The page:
With buildings accounting for nearly 40% of global greenhouse gas (GHG) emissions each year, reducing their impact has become a world-wide priority. The World Green Building Council has called for global commitments in the building sector to reduce operational and embodied carbon emissions by 50% by 2030.

A JLL report claims that, in light of 2030 sustainability targets, low-carbon buildings are becoming a crucial metric for an attractive workplace. But the increasing demand for buildings with low embodied carbon is not being met with a sufficient building supply— in the coming years, technology to reduce embodied carbon in building materials must advance to meet this demand.

Three out of four new lease requirements in major US markets’ top 100 office occupiers will be tied to a carbon commitment by 2030— timely development of low-carbon buildings is crucial to maintain these commitments. The JLL report predicts that “demand for high quality, low carbon workspace is set to outstrip supply by 75% across major U.S. markets by 2030. This equates to a projected supply shortage of 57 million square feet of low carbon office space in the next few years.”

“The increasing demand versus supply gap makes the commercial case for investment in making buildings more sustainable. Owners that take the necessary action in a timely manner can enjoy financial benefits through higher rents, cheaper debt, and the chance to attract or retain high quality tenants.”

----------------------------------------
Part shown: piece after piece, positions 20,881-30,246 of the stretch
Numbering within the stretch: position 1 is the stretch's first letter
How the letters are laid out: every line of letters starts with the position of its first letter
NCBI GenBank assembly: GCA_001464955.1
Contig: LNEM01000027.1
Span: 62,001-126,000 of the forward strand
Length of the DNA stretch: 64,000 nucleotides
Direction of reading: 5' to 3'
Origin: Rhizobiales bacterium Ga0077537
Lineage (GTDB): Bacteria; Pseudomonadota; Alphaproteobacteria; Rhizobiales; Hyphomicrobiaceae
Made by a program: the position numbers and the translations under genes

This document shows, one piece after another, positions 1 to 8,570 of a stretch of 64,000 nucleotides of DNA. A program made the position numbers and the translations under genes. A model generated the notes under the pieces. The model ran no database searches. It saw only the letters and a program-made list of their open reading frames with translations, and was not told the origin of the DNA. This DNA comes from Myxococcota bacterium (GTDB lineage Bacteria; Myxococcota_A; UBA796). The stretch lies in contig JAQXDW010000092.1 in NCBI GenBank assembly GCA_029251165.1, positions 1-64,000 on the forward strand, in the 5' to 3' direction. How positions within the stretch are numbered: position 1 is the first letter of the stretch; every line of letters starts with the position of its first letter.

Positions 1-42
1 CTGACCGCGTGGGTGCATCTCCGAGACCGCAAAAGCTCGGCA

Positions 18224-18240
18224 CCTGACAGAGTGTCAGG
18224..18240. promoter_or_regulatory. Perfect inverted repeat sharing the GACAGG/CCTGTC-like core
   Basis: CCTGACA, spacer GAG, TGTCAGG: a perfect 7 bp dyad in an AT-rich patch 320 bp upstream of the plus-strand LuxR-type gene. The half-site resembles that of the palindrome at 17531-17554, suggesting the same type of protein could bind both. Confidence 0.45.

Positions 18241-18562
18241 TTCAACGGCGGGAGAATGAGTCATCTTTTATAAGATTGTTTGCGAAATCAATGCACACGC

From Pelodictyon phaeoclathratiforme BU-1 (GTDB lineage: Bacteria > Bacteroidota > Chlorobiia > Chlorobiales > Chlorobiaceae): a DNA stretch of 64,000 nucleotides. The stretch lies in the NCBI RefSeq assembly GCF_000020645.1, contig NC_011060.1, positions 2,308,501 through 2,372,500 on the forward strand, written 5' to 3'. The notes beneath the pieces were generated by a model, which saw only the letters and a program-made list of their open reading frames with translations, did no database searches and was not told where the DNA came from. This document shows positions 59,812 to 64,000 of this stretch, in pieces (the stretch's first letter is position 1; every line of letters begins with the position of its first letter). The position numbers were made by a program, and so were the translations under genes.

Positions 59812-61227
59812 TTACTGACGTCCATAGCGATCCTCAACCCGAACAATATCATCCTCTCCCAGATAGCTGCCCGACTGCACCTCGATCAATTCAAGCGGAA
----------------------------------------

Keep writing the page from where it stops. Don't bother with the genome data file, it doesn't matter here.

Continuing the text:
The Canadian Green Building Council’s low carbon training program echoes this, stating that prioritization of low-carbon buildings could triple the Canadian green building sector by 2030, adding up to 1.5 million jobs. The low-carbon building boom will likely extend beyond just office buildings to residential and commercial sectors, reflecting a larger societal change in attitude toward reducing carbon emissions.

The Green Policy Platform also notes that “embodied carbon reduction is hindered by a lack of scalable, low-carbon technical solutions, as well as a lack of awareness of and expertise surrounding existing ones. There is a lack of performance data and examples of regulatory support for existing solutions.”

This policy dedication to reducing embodied carbon is echoed in the US, remarks JLL: “Currently, there are 48 benchmarking policies and eleven building performance standards in place across the U.S. By 2024, there will be over 35 jurisdictions with building performance standards, showing the shift in city policy from measurement to management.”

When it comes to reducing a building’s embodied carbon, concrete is the material that contributes the most significant GHG emissions to a building’s envelope. This is largely due to the heavily emissive manufacturing process of cement, concrete’s main active ingredient. Using the CarbiCrete process, 100% of cement is replaced with steel slag, an industrial byproduct, in the concrete mix. The steel slag concrete is then cured via CO2 mineralization, further reducing emissions through carbon sequestration.

Meeting the demand for low-carbon buildings in the coming years will require the use of materials with reduced embodied carbon. CarbiCrete technology for the production of precast concrete and masonry products has a demonstrably lower embodied carbon level than ready-mix alternatives, and further improves it through replacing cement and incorporating carbon mineralization. Using CarbiCrete technology, the embodied carbon emissions of masonry used in a building project can be reduced by over 100%. When seeking to meet low-carbon building demand and reduce embodied carbon, specifying CarbiCrete decarbonized products can have a huge impact on a building’s sustainability footprint.

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